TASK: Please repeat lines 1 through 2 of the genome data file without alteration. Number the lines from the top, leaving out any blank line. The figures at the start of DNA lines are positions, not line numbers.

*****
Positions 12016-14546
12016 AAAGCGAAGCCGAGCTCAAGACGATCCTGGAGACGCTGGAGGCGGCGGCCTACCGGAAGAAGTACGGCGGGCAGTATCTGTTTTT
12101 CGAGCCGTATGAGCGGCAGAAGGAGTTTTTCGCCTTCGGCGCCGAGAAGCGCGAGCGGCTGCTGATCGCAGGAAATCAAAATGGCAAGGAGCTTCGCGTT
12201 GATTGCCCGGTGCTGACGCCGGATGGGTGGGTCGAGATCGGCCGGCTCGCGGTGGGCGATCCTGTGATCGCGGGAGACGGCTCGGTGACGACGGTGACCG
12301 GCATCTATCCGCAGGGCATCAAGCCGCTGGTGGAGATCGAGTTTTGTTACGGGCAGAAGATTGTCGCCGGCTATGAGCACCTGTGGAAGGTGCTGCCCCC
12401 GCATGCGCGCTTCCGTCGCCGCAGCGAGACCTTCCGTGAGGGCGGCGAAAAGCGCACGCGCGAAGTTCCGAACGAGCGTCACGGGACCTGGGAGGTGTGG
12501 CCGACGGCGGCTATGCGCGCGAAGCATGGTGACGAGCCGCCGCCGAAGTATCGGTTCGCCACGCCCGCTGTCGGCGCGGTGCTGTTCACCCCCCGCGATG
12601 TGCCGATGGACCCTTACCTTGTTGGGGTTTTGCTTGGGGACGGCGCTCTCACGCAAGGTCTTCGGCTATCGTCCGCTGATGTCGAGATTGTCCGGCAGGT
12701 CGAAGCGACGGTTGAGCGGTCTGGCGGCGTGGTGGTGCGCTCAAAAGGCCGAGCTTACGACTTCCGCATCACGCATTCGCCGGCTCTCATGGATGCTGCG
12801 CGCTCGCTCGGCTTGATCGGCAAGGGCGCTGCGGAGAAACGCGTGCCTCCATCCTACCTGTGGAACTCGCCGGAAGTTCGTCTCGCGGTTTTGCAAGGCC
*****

Positions 12016-14546
12016 AAAGCGAAGCCGAGCTCAAGACGATCCTGGAGACGCTGGAGGCGGCGGCCTACCGGAAGAAGTACGGCGGGCAGTATCTGTTTTT